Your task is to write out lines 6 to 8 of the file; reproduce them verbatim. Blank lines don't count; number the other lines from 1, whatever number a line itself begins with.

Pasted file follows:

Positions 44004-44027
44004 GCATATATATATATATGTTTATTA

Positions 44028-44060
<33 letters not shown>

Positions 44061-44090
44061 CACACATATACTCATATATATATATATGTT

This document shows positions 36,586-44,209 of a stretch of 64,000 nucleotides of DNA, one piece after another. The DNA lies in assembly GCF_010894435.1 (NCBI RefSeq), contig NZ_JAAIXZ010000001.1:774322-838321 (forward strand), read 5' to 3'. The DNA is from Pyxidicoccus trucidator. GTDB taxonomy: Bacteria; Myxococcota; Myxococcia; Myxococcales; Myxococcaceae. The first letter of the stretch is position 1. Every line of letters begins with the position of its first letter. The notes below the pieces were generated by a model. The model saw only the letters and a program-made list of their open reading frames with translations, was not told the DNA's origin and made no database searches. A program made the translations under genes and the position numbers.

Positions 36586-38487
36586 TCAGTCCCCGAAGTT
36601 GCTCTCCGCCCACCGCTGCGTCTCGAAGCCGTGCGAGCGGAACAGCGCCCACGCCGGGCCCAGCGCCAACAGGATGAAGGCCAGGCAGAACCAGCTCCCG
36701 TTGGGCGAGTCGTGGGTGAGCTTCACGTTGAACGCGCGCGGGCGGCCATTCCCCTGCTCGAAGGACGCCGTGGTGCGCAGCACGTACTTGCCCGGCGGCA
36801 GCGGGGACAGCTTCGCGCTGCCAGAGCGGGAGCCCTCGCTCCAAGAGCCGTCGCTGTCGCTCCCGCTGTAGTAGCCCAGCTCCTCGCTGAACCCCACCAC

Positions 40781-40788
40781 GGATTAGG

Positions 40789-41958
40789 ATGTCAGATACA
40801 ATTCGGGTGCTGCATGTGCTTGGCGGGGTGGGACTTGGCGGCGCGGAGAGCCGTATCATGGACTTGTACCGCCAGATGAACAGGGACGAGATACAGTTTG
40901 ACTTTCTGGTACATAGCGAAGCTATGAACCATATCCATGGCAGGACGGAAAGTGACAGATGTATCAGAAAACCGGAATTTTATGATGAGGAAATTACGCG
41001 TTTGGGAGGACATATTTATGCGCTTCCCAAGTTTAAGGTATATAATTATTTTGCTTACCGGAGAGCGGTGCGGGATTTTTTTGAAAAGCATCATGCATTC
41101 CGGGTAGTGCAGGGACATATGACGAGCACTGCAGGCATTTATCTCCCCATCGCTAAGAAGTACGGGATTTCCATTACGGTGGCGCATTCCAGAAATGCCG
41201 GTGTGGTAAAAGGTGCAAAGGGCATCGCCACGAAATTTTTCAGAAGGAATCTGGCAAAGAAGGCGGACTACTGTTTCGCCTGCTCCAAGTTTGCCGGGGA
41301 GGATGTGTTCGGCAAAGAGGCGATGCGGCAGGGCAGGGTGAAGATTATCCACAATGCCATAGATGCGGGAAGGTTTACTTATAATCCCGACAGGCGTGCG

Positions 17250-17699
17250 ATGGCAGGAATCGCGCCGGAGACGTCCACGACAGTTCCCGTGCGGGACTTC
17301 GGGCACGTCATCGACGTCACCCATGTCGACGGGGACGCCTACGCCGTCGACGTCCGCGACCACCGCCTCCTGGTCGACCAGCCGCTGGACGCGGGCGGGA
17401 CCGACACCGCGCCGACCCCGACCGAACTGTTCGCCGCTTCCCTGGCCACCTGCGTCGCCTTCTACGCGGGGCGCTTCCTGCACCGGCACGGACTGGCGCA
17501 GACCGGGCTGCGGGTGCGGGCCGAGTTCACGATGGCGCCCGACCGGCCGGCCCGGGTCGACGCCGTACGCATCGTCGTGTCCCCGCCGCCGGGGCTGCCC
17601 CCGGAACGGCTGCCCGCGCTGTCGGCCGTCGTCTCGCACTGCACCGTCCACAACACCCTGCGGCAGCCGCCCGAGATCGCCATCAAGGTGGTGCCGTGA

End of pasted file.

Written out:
44061 CACACATATACTCATATATATATATATGTT

This document shows positions 36,586-44,209 of a stretch of 64,000 nucleotides of DNA, one piece after another. The DNA lies in assembly GCF_010894435.1 (NCBI RefSeq), contig NZ_JAAIXZ010000001.1:774322-838321 (forward strand), read 5' to 3'. The DNA is from Pyxidicoccus trucidator. GTDB taxonomy: Bacteria; Myxococcota; Myxococcia; Myxococcales; Myxococcaceae. The first letter of the stretch is position 1. Every line of letters begins with the position of its first letter. The notes below the pieces were generated by a model. The model saw only the letters and a program-made list of their open reading frames with translations, was not told the DNA's origin and made no database searches. A program made the translations under genes and the position numbers.

Positions 36586-38487